That's part of the headline from an op-ed in the Daily Star this morning by Jonah Goldberg, the full headline being It’s the end of the line for GOP as we know it.
We all ought to pay attention to this one. Here is why. "Jonah Goldberg is an editor-at-large of National Review Online and a visiting fellow at the American Enterprise Institute." In other words, he is a serious conservative. His article is a damning indictment of the Republican party and a chilling prediction of how Trump's candidacy presents the Republicans with a lose-lose scenario.
Nominating Donald Trump will wreck the Republican Party as we know it. Not nominating Trump will wreck the Republican Party as we know it. The sooner everyone recognizes this fact, the better.
Denial has been Trump’s greatest ally. Republicans and commentators didn’t believe he would run. They didn’t believe he could be an attractive candidate to rational people, no matter how angry with “the establishment” voters said they were. They — which includes me — were wrong.
Trump’s response to [the] floor-fight talk was to vomit up the usual word salad.
“All I can say is this, I don’t know what’s going to happen,” Trump told ABC’s “This Week.” “But I will say this, you’re going to have a lot of very unhappy people (if I’m denied the nomination). And I think, frankly, for the Republicans to disenfranchise all those people because if that happens, they’re not voting and the Republicans lose.”
Even through the syntactical fog, Trump’s point is clear: If he can’t reach 1,237, he should get the nomination anyway. Because he is Trump. If that doesn’t happen, his supporters will stay home, defect from the party, riot or all three.
And he’s right. Not about deserving the nomination even if he doesn’t have the delegates. That’s typical Trumpian whining. But he’s right that if he’s denied the nomination, many — not all, but many — of his supporters will bolt from the convention and the party.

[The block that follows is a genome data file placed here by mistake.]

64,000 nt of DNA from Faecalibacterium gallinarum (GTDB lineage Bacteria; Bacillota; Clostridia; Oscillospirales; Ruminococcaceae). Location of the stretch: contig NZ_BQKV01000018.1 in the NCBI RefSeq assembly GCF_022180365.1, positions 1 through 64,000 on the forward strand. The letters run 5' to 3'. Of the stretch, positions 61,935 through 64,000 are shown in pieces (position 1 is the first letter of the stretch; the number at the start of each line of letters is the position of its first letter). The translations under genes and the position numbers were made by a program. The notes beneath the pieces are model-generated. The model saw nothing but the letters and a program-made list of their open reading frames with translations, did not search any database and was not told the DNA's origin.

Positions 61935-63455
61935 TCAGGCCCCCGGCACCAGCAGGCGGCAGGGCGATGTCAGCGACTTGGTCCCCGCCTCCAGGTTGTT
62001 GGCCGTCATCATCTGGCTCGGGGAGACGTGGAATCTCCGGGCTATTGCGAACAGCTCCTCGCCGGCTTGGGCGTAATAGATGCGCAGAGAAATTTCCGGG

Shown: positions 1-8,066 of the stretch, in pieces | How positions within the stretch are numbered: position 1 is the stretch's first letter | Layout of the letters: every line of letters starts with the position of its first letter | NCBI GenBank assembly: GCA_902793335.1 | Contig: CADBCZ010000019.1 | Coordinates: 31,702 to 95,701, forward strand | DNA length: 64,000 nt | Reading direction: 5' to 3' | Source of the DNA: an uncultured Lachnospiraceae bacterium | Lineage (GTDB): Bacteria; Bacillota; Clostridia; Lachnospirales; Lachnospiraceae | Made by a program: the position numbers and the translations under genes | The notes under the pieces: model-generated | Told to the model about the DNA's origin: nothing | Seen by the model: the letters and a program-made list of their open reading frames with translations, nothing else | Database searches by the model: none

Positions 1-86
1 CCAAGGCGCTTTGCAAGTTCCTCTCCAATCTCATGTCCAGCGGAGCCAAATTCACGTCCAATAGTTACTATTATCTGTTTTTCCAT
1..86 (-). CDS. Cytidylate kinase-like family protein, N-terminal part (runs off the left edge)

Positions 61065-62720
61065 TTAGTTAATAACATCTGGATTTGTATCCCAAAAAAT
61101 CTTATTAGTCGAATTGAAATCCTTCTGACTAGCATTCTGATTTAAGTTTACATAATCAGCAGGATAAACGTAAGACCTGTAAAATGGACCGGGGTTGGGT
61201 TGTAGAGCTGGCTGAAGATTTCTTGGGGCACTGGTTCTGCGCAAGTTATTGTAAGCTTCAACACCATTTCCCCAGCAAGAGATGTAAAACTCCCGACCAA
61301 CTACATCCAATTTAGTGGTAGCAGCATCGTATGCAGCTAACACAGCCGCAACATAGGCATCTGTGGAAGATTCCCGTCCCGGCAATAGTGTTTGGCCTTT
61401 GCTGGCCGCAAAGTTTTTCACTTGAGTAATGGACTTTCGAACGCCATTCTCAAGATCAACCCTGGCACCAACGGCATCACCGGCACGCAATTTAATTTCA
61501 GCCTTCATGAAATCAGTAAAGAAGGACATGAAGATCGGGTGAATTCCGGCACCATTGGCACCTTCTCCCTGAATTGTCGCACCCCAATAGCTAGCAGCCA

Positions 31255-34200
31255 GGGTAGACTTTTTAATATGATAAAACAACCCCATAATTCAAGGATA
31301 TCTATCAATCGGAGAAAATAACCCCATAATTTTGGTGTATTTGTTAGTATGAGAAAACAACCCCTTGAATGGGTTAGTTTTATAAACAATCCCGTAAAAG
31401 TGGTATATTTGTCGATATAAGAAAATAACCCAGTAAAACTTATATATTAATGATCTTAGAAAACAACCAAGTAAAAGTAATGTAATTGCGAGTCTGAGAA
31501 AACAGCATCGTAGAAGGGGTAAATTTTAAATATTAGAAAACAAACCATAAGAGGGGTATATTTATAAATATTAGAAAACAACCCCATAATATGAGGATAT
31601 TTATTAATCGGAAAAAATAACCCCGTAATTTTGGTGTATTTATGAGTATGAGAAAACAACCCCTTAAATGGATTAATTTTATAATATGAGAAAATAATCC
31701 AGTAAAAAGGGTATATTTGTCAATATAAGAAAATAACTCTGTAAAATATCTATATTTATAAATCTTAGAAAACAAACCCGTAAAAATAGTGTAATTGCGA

Left out of Trump’s unsubtle threat: Many anti-Trump Republicans will desert the convention and the party if he’s not denied the nomination.
There are only three possible ways to avoid a calamitous walkout. Ted Cruz can win the nomination outright before the convention. That’s very unlikely given that he’d need to win roughly 80 percent of all the remaining delegates.
Second, Trump could reveal he has a hidden reservoir of magnanimity and patriotism, and rally his faithful to the consensus nominee. Stop laughing.
Third, the delegates could pick someone sufficiently attractive that Trump followers get over their understandable bitterness and support that candidate despite Trump’s objections. Who would that be? Certainly not Mitt Romney. Maybe a reanimated Ronald Reagan. Or Batman? I have no idea.
All of these scenarios are so unlikely in part because the split in the GOP isn’t merely about a single personality. Trump represents just the most pronounced of a spiderweb of ideological and demographic fault lines that are increasingly difficult to paper over.
That set of fault lines, as I've written about them before, is the divide between the Republican Elites and the new American Authoritarianism. Or, as Goldberg put it, "Put simply, and with the incessant and obtuse comparisons of Trump to Reagan notwithstanding, you cannot have a party that’s both Reaganite and Trumpish."
So ends the GOP as our parents knew it.